Click only links and files that are expected, and only from people you trust. There is a reason so many cyber attacks start with a bogus email message. It works. This type of scam is called phishing, and the goal is to get you to click a fraudulent link, open an unsafe file, or give up personal information.
How to Report
Forward phishing emails to email@example.com.
When HUIT receives a suspected phishing email, they check it out to determine the risk. If it is a phishing attack, they may take any of the following steps:
- Breaking dangerous links so they don't connect to unsafe webpages
- Blocking malicious files from being delivered to to inboxes in the future
- Escalating the report to our security operations team to investigate compromised systems or accounts
Quick reporting from users at Harvard has saved others in the past, so make sure to forward phishing to firstname.lastname@example.org!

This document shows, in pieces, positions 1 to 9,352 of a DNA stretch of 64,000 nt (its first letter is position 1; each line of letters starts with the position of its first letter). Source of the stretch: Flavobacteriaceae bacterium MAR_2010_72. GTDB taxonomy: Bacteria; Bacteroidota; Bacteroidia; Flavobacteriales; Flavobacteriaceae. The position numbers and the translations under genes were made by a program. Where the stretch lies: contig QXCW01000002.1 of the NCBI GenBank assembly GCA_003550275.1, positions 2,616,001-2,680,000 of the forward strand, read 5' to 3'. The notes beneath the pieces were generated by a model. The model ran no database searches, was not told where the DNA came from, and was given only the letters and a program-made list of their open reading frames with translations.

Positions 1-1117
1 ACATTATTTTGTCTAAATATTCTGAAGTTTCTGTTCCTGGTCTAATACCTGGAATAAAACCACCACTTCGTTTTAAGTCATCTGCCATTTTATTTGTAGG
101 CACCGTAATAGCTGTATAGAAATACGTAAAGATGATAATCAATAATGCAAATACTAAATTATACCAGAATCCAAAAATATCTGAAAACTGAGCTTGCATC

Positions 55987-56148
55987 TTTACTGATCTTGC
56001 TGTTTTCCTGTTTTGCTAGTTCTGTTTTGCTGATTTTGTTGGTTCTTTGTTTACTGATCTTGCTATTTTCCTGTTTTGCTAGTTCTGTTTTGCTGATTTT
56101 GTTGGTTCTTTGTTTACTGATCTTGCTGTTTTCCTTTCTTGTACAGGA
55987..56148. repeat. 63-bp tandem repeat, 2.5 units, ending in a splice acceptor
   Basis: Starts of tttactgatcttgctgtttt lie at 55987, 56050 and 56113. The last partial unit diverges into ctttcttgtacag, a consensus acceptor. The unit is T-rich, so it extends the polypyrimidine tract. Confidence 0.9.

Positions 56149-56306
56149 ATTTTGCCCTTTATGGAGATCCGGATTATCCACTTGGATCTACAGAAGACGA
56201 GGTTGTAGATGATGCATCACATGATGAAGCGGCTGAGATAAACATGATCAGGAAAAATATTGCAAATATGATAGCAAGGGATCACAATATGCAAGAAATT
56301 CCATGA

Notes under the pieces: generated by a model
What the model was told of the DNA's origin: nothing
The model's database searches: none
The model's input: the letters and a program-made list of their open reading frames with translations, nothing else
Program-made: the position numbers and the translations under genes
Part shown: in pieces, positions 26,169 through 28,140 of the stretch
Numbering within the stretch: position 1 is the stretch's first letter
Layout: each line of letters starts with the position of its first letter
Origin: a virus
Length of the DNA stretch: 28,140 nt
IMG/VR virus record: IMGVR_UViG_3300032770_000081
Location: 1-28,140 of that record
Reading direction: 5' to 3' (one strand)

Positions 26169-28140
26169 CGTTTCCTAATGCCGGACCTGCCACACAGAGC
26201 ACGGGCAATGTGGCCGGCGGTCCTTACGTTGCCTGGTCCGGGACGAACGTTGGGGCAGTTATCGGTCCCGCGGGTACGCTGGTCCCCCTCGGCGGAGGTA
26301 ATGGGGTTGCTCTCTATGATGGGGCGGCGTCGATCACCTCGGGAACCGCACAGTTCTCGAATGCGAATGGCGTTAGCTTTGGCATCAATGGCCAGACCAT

Spotting a Phish
Phishing can come in many different forms, from obvious-to-spot frauds to sophisticated deceptions, but they share some common characteristics. Before you click a link, consider if the message you are reading contains these suspicious attributes:
- Sense of urgency and time constraint
- Fear of losing money or winnings
- Requests to verify accounts or credit card numbers
- Communication from services you do not use
- PDF Attachments from businesses
- Generic email providers
- Poor grammar and spelling
- Confirmations that lack details, such as delivery locations or travel dates
- Any emails from the IRS
- Unexpected, but out of character, emails from people you know
- Files or links that require you to download additional software to view them
- Close, but not quite right, links
Want to Learn More?
Information contained within the 'Click Wisely' section of the University's 'Small Actions, Big Difference' security campaign can teach you how to spot a phony links and phishing scams, as well as when you should report a phishing attempt.